# fourier analysis

Discussion in 'Math' started by u-will-neva-no, May 17, 2011.

1. ### u-will-neva-no Thread Starter Member

Mar 22, 2011
230
2
Hello,

Ive been staring at this maths problem for a LONG time now and having difficulties with the following question. Im going to attach the original question just in case I have missed anything important out.*note* I am referring to question a ii, the previous question has been solved and included just in case it helps for this one (not that I think it does...).

I have my teachers solution so im trying to piece a few things together. What i am trying to get my head around is how;

∫g(t)exp(jΩt) exp(-jwt)dt = G(ω-Ω) (The limits are ∞ and -∞ for the integral)

If i can understand this, then I will be able to understand the problem! Thanks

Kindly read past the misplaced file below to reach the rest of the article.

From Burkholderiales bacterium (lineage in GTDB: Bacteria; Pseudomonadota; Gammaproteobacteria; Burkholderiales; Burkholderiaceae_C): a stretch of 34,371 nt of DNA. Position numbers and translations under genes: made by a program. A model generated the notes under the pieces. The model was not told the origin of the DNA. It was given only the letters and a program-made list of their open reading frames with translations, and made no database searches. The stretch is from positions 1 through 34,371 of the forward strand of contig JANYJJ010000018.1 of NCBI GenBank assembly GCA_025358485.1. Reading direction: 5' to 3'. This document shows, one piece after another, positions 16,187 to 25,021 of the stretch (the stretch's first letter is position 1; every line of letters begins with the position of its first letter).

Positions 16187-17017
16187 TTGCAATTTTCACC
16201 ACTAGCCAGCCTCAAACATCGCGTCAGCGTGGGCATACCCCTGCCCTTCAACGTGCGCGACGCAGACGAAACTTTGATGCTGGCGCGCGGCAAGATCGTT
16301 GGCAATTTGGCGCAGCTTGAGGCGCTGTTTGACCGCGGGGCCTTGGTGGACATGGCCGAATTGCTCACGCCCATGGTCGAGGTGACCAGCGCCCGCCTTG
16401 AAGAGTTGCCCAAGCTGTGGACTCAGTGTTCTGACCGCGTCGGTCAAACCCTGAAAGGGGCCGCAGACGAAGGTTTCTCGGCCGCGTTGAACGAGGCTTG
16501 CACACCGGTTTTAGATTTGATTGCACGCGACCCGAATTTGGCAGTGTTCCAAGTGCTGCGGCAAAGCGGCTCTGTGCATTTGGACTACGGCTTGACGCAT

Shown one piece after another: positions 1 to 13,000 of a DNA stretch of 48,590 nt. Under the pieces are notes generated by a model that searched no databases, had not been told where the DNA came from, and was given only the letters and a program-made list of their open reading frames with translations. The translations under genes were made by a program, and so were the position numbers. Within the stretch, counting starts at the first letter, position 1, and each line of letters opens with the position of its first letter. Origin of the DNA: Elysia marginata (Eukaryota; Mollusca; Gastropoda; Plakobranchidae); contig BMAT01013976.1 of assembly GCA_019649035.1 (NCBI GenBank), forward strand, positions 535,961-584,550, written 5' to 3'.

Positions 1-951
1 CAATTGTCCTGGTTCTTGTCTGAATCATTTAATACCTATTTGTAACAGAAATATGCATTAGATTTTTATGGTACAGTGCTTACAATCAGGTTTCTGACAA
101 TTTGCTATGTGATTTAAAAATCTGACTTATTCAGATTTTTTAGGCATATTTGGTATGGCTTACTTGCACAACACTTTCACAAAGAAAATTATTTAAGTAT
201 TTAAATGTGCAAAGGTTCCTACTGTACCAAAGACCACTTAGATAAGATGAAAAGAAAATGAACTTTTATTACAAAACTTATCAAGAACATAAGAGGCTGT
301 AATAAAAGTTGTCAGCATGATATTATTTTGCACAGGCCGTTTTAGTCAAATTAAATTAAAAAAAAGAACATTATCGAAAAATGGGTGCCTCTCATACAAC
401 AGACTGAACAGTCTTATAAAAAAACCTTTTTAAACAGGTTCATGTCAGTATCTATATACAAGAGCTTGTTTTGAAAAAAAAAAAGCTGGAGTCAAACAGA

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2. ### fila Member

Feb 14, 2011
64
5
Join the two exp functions and you get exp[jt(Ω-ω)] or we can get the minus sign out so we have exp[-jt(ω-Ω)].
But ω = 2∏f and I presume Ω = 2∏F, where F is some defined value (frequency).
So exp[-j2∏t(f-F)] and if we substitute f - F with s than we have exp(-j2∏st). When you multiply this with the function g(t) and put that in the integral from -∞ to ∞ you will see a form that is a definition of the Fourier transform. You get G(s) or G(ω-Ω). I think.

Last edited: May 17, 2011
3. ### fila Member

Feb 14, 2011
64
5
I messed up a little. Maybe you can define s to be s = ω-Ω, but I am just learning Fourier and we always write frequencies f and not ω. But 2*∏ shouldn't make the difference. I hope you get the idea.

u-will-neva-no likes this.
4. ### u-will-neva-no Thread Starter Member

Mar 22, 2011
230
2
Im still slightly confused. Using what you said, I have∫ g(t)exp(-jt(ω-Ω)). When you say put that into the fourier transform, what equation is that referring to? I get you dont fully understand this like me, so I will generalise this to other members on this forum. Thanks for you help so far fila